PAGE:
Beta3-Adrenergic Receptors in Cardiac and Vascular Tissues

Pole of Pharmacology and Therapeutics, Institute of Experimental and Clinical Research, Université catholique de Louvain, Brussels, Belgium.
Advances in pharmacology (San Diego, Calif.) 12/2010; 59(C):135-63. DOI: 10.1016/S1054-3589(10)59005-7
Source: PubMed


Catecholamines released by the orthosympathetic system play a major role in the short- and long-term regulation of cardiovascular function. Beta1- and beta2-adrenoreceptors (ARs) have classically been considered as mediating most of their effects on cardiac contraction. After their initial cloning and pharmacologic characterization in the late 1980s, beta3-ARs have been mostly thought of as receptors mediating metabolic effects (e.g., lipolysis) in adipocytes. However, definitive evidence for their expression and functional coupling in cardiovascular tissues (including in humans) has recently initiated a re-examination of their implication in the pathophysiology of cardiovascular diseases. Distinctive pharmacodynamic properties of beta3-AR, e.g., their upregulation in disease and resistance to desensitization, suggest that they may be attractive targets for therapeutic intervention. They may substitute efficient vasodilating pathways when beta1/2-ARs are inoperative. In the heart, their contractile effects, which are functionally antipathetic to those of beta1/2-AR, may protect the myocardium against adverse effects of excessive catecholamine stimulation and perhaps mediate additional ancillary effects on key aspects of electrophysiology or remodeling. Longitudinal studies in animals and patients with different stages of heart failure are now needed to identify the optimal therapeutic scheme using specific combinations of agonists or antagonists at all three beta-ARs.

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    • "Thus, adrenergic receptors are important regulators of cardiovascular physiology. Although all three beta adrenergic receptor (β-AR) subtypes, β1, β2, and β3, are found in vascular smooth muscle cells, the β2-AR subtype is by far the most highly expressed [6]. Of specific relevance to this paper is that the vascular β2-AR exhibits an age-related decline in signaling with advancing age that leads to impaired vasorelaxation. "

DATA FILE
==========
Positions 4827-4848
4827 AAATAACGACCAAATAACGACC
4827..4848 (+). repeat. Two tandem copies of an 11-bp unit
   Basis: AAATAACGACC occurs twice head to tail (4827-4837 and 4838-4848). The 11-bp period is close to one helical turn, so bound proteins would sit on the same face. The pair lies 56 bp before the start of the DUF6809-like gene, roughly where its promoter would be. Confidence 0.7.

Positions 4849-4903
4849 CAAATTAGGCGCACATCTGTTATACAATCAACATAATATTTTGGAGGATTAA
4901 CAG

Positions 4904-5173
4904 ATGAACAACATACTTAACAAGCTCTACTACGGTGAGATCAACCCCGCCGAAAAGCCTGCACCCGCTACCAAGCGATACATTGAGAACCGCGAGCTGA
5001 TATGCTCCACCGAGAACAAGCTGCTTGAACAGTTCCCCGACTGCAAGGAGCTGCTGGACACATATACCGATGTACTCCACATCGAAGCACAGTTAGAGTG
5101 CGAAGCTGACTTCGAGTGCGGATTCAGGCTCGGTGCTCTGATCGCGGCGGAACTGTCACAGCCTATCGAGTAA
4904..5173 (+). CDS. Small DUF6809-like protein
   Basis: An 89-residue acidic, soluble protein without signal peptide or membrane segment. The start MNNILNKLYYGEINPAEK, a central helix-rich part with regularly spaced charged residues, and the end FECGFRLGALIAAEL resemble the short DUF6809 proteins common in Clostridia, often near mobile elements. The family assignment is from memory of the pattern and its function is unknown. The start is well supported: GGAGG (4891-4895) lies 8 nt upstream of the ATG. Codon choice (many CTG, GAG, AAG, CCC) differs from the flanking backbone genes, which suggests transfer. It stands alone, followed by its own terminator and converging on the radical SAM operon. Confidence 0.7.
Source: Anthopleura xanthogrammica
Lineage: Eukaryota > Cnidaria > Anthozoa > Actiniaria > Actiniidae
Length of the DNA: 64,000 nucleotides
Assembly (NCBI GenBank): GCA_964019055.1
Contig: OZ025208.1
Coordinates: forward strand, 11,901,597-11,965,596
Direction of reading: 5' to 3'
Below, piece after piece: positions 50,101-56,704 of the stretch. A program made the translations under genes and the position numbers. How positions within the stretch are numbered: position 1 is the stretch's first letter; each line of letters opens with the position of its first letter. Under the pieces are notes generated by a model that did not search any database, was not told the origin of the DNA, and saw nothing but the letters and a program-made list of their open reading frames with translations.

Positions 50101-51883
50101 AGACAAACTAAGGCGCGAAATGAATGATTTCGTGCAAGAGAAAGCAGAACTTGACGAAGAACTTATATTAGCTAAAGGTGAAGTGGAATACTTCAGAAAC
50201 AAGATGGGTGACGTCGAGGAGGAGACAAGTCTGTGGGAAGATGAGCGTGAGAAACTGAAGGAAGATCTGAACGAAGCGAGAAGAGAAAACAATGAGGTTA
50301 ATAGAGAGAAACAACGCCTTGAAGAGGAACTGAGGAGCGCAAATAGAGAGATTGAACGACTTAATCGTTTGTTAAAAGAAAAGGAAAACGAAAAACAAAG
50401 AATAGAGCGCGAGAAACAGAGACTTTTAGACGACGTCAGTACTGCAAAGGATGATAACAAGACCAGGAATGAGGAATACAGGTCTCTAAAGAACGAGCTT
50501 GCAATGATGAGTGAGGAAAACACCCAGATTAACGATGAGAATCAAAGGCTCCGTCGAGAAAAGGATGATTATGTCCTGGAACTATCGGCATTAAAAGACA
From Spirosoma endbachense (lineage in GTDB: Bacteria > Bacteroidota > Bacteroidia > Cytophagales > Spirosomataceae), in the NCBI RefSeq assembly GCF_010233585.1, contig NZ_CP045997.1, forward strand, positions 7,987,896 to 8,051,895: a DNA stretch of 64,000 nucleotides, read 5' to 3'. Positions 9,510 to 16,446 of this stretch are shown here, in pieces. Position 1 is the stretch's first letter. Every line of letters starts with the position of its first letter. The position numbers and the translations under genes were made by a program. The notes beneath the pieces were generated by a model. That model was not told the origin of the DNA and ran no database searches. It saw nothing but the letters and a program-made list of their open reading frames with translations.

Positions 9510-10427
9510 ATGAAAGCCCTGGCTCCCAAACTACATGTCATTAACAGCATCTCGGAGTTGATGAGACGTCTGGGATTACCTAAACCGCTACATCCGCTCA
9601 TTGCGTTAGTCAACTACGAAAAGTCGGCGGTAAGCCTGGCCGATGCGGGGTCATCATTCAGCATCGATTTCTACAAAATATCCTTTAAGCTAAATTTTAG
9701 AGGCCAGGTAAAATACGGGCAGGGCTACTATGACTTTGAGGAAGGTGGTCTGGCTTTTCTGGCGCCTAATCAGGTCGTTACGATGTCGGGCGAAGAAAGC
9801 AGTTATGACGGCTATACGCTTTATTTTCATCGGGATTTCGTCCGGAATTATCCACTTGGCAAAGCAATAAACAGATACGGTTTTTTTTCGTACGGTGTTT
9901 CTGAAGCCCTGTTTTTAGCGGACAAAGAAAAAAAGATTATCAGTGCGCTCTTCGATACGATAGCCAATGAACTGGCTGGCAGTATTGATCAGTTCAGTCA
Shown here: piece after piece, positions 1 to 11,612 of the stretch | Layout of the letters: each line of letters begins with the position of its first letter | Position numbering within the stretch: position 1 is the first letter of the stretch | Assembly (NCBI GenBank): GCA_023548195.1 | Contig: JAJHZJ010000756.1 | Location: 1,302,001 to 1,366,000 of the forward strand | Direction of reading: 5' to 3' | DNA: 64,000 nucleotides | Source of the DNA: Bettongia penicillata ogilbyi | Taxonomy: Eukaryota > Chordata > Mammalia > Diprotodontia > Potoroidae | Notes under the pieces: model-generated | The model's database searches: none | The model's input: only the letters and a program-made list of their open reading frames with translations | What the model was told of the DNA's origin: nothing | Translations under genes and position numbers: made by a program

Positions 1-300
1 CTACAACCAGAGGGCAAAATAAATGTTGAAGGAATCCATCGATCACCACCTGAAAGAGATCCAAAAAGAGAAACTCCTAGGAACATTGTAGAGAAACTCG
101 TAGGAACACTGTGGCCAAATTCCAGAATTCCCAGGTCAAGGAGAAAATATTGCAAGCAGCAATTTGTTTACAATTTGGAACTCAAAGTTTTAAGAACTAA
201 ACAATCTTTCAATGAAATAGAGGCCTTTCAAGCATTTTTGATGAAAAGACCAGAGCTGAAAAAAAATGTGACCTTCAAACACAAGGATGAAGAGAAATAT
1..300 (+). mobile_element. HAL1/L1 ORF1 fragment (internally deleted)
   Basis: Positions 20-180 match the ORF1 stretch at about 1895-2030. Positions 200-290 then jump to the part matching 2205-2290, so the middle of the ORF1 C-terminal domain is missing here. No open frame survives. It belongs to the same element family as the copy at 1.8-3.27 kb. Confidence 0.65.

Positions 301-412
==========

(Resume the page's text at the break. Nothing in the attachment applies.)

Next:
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    ABSTRACT: Catecholamines play a key role in the regulation of cardiovascular function, classically through ß(1/2)-adrenoreceptors (AR) activation. After ß(3)-AR cloning in the late 1980s, convincing evidence for ß(3)-AR expression and function in cardiovascular tissues recently initiated a reexamination of their involvement in the pathophysiology of cardiovascular diseases. Their upregulation in diseased cardiovascular tissues and resistance to desensitization suggest they may be attractive therapeutic targets. They may substitute for inoperant ß(1/2)-AR to mediate vasodilation in diabetic or atherosclerotic vessels. In cardiac ventricle, their contractile effects are functionally antipathetic to those of ß(1/2)-AR; in normal heart, ß(3)-ARs may mediate a moderate negative inotropic effect, but in heart failure, it may protect against adverse effects of excessive catecholamine stimulation by action on excitation-contraction coupling, electrophysiology, or remodelling. Thus, prospective studies in animals and patients at different stages of heart failure should lead to identify the best therapeutic window to use ß(3)-AR agonists and/or antagonists.
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